Making the Easter bunnies (and a salt dough recipe) Continue reading
One of the things I was really, really excited about with the new house was the garden. It’s fair to say, like the rest of the house, it was promising but needed a lot of work. It wasn’t in a terrible state, but wasn’t suitable for a young family at all.
Despite having zero clue about green things, we just got straight in there and chopped down a lot of the overgrown and dead plants and removed some of the overall weirdness. We’ve also made Eliza a mud kitchen (more on this later). There’s a fairly outdated wooden arch we want to remove, and some decking that needs replacing, but it’s looking a lot more like the sort of place you’d actually want to spend a balmy summer evening in.
One thing we need to invest in is some good garden furniture, so we can really enjoy it when the warmer weather arrives (after all, it was one of the main reasons we moved from a top floor flat). Then I’m really keen to try out some of these garden DIY projects – how cool?
So this is my pick of the most stylish things from John Lewis – from the affordable, to the more, erm, fantasy budget: Continue reading
How do you get hold of your own ‘Baby on Board’ badge? Despite the name of this blog, I never actually had a badge when I was pregnant last time. And I always assumed you just needed to ask at a London tube or overground ticket office and they’d dish you one out…but it turns out that’s not that case.
There isn’t a great track record of older siblings welcoming new babies into my family. When I was born, my big brother went into such a state of denial that he used to paint pictures that consisted of solid lines of black paint. To be fair, I think this only lasted a few weeks, as he quickly realised the playing / fighting potential of a younger sister.
Eliza’s only two, but I think toddlers understand an awful lot more than you’d think. So as it was a topic we’d all be talking about a lot, we wanted the new baby to be something that she was always aware of, and not a big “Surprise! Look what this is in your old cot” nine months later. Continue reading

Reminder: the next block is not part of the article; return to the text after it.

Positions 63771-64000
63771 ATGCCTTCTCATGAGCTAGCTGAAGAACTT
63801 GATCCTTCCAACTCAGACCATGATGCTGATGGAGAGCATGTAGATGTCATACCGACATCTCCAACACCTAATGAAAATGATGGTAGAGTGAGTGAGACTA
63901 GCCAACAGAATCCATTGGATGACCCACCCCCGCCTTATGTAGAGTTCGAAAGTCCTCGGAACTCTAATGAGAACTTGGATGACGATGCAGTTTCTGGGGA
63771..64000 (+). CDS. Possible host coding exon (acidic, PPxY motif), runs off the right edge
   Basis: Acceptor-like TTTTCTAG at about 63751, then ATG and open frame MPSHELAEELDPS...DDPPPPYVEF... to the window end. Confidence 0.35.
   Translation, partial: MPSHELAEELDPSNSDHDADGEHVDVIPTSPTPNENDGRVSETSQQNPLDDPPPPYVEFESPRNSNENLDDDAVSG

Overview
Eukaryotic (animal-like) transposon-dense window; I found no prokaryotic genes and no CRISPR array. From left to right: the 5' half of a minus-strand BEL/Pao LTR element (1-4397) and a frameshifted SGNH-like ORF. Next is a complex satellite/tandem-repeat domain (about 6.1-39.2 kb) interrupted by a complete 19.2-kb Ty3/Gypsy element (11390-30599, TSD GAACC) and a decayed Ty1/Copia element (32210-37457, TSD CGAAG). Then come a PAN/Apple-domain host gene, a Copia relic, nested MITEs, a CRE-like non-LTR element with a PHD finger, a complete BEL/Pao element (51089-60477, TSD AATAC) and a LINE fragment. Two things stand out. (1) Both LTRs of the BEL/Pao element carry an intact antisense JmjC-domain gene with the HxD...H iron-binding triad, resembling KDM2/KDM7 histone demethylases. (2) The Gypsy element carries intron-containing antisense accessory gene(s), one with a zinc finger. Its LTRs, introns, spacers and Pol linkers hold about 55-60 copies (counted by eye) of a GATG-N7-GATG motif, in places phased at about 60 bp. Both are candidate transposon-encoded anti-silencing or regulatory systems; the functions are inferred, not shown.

When I was expecting Eliza, pregnancy seemed so all-consuming that I couldn’t remember the grey and misty swirls of time before being pregnant, or ever imagine it ending.
Then pretty soon after I gave birth, I couldn’t for the life of me imagine what it had been like (‘baby movements felt like what again?’ ‘I couldn’t drink much wine for all the time…really?’).
So it was a relief that as soon as I got pregnant again, it all came rushing back in a familiar wave of symptoms and strange happenings.
Here’s everything I’d forgotten about being pregnant, the first trimester special: Continue reading
I’ve written before about the impact that Parkinson’s has had on our lives. It’s a progressive neurological condition that one person in every 500 has in the UK, including three members of my immediate family, and my Dad. It’s difficult to quantify the effect that it has had on all of us, really. It isn’t an automatic death sentence. But it can be incredibly life-limiting, and take away a lot of the control from people. And not just those with it, but families and their carers too.
When my Dad was diagnosed, his consultant told him to think that life is a box, and for people with Parkinson’s, the box gets smaller and smaller around you (he also added that my Dad might want to think about climbing Everest sooner rather than later – a big family joke considering he is scared of heights). But it’s hard to imagine really, isn’t it? Continue reading